Indeed, Trotz’s situation remains unclear on the eve of the Final. But we do know this much: He’s having one of the best contract years in NHL coaching history.

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Small Virginia town changes name to Capitalsville ahead of Stanley Cup Final

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FB/The Town of Lovettsville

Small Virginia town changes name to Capitalsville ahead of Stanley Cup Final

Welcome to Capitalsville, Va., population: #ALLCAPS

Hoping to become the Washington Capitals' Stanley Cup headquarters, the small Northern Virginia town of Lovettsville has renamed itself to Capitalsville, Va.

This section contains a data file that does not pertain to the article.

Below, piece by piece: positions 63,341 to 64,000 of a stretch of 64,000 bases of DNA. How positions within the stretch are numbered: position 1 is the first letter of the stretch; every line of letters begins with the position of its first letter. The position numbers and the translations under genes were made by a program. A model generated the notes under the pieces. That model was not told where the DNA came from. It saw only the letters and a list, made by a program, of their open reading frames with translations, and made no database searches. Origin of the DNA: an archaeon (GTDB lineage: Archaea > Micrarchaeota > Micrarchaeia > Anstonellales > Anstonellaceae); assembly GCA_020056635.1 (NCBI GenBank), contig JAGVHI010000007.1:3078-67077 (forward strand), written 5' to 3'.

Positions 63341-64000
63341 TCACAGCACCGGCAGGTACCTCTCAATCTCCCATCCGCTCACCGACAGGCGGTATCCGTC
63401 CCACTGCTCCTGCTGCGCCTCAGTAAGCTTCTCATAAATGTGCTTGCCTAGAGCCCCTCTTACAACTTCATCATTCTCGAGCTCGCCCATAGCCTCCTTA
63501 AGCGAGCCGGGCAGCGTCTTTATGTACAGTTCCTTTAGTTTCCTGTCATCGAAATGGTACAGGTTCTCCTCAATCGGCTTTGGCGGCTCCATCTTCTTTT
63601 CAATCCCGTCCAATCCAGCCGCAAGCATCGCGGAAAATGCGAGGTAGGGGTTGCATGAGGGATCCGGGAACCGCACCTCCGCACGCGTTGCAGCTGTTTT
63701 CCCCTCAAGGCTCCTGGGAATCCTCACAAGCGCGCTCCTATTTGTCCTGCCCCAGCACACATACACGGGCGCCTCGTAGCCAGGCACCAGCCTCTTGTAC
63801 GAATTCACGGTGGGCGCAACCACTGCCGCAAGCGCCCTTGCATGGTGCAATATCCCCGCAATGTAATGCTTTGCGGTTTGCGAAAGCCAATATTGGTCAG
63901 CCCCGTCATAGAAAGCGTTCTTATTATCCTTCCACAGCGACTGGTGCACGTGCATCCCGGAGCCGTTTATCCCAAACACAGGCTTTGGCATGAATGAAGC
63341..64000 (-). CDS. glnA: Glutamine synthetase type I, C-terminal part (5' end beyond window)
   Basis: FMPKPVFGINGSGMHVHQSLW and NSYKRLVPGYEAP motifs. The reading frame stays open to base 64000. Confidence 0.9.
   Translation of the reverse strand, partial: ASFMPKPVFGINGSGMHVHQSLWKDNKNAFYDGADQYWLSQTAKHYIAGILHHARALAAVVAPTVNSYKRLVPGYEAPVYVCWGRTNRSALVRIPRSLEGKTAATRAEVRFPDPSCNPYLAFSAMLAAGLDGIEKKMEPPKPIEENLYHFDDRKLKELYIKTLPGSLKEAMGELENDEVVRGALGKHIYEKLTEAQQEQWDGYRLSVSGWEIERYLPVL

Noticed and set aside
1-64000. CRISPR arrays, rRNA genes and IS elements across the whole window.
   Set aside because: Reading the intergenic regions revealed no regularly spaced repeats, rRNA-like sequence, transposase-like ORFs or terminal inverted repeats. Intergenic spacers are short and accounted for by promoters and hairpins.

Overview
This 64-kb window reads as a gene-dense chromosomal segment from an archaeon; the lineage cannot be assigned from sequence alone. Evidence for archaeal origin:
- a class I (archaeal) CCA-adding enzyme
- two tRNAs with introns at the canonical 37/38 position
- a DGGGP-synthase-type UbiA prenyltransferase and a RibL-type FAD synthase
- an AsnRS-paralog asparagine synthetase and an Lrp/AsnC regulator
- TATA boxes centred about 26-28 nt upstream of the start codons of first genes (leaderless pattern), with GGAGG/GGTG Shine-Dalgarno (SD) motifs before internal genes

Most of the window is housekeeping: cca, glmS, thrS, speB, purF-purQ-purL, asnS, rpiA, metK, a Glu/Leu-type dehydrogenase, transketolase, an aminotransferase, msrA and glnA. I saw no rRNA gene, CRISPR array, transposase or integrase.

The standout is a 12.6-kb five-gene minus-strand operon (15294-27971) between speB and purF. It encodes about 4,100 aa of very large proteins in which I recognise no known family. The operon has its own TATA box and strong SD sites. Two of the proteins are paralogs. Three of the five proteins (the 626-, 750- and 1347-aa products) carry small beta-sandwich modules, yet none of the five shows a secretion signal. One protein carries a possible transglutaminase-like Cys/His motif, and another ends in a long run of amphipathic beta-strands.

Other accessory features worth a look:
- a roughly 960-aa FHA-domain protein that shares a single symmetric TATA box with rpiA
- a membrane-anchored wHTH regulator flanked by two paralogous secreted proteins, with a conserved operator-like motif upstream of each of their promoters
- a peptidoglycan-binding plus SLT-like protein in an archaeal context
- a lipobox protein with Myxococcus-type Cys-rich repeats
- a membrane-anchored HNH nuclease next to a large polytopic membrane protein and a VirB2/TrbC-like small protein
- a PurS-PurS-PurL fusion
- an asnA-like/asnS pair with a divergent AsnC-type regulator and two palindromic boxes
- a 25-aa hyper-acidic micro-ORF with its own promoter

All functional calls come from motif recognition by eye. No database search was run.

Caps superfan and Mayor of Lovettsville, Bob Zoldos, had a lightbulb moment while watching Game 7 in a local bar and restaurant, Velocity Wings. Overcome with emotion from the win, he decided to take his idea to the town council meeting Thursday and Capitalsville was born after a unanimous vote to "unleash the fury."

This is not the first time name changes have occurred ahead of a big game. Ahead of the Caps' first-round series against the Columbus Blue Jackets, Blue Jacket Brewery located in downtown D.C. changed its Twitter handle to "Grujacket Brewery" in support of goaltender Philipp Grubauer.

The name change from Lovettsville to Capitalsville is temporary, with the plan to keep the new name through the end of the Stanley Cup Final. However, Zoldos hopes the sign brings in other Caps superfans from across the DMV to take in a piece of history 20 years in the making. 

Here's to hoping Capitalsville brings the city some luck heading into Game 1 on Memorial Day.